A Chinese coast guard ship blocked a Philippine patrol vessel steaming into a disputed shoal in the South China Sea, causing a frightening near-collision in the latest act of Beijing’s aggression in the strategic waterway.
The high-seas face-off Sunday between the larger Chinese ship and the Philippine coast guard’s BRP Malapascua near Second Thomas Shoal was among the tense moments it and another Philippine vessel encountered in a weeklong sovereignty patrol in one of the world’s most hotly contested waterways.
The Philippine coast guard had invited a small group of journalists, including three from the Associated Press, to join the 1,038-mile patrol for the first time as part of a new Philippine strategy aimed at exposing China’s increasingly aggressive actions in the South China Sea, through which an estimated $5 trillion in global trade transits each year.
In scorching summer heat but relatively calm waters, the Malapascua and another Philippine coast guard vessel, the BRP Malabrigo, journeyed to the front lines of the long-seething territorial conflicts. They cruised past a string of widely scattered Philippine-occupied and -claimed islands, islets and reefs looking for signs of encroachment, illegal fishing and other threats.
In areas occupied or controlled by China, the Philippine patrol vessels received radio warnings in Chinese and halting English, ordering them to immediately leave what the Chinese coast guard and navy radio callers claimed were Beijing’s “undisputable territories” and issuing unspecified threats against defiance.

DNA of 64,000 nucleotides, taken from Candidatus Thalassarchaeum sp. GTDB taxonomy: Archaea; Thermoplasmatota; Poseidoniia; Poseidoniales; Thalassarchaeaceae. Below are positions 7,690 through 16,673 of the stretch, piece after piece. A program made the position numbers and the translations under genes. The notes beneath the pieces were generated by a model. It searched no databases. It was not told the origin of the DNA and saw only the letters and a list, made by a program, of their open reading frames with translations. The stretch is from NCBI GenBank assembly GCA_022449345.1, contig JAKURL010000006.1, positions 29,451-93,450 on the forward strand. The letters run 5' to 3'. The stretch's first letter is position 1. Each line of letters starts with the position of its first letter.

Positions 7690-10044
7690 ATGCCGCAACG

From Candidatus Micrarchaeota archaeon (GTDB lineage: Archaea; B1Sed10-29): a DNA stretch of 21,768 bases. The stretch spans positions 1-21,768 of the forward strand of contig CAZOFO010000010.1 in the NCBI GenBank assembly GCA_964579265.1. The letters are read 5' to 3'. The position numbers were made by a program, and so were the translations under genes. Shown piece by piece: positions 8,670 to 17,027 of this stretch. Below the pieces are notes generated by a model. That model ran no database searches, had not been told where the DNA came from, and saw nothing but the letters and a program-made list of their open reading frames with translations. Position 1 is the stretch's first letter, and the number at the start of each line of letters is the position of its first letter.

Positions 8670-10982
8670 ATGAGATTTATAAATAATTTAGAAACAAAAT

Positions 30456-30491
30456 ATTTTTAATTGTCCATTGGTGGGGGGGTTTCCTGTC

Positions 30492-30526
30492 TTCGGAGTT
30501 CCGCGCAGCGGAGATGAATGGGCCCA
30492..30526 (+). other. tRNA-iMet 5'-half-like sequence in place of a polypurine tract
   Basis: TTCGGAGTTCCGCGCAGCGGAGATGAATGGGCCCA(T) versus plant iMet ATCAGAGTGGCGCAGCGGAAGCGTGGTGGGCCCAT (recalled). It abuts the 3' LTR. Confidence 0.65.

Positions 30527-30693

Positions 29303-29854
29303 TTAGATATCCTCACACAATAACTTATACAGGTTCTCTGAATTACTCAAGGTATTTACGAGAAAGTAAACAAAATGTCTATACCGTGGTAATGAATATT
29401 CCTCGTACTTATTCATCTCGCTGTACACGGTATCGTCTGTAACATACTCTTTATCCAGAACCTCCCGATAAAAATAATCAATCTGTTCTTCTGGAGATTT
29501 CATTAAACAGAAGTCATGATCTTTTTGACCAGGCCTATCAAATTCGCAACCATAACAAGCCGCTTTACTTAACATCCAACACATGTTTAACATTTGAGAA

Hostilities peaked Sunday morning in the Philippine-occupied Second Thomas Shoal in the Spratly archipelago, the most fiercely contested region in the busy sea channel.
As the two patrol vessels approached the shoal’s shallow turquoise waters for an underwater survey, the Chinese coast guard repeatedly warned them by radio to leave the area, which is about 121 miles west of the Philippine island province of Palawan.
After several radio exchanges, a Chinese coast guard caller, sounding agitated, warned of unspecified adversarial action.
“Since you have disregarded our warning, we will take further necessary measures on you in accordance with the laws and any consequences entailed will be borne by you,” the Chinese speaker said.
A Chinese coast guard ship rapidly approached and shadowed the smaller Malapascua and the Malabrigo. When the Malapascua maneuvered toward the mouth of the shoal, the Chinese ship suddenly shifted to block it, coming as close as 120 to 150 feet from its bow, said the Malapascua’s skipper, Capt. Rodel Hernandez.
To avoid a collision, Hernandez abruptly reversed his vessel’s direction, then shut off its engine to bring the boat to a full stop.
Filipino personnel aboard the vessels — and journalists, who captured the tense moment on camera — watched in frightened silence. But the Malapascua steered aside just in time to avoid a potential disaster.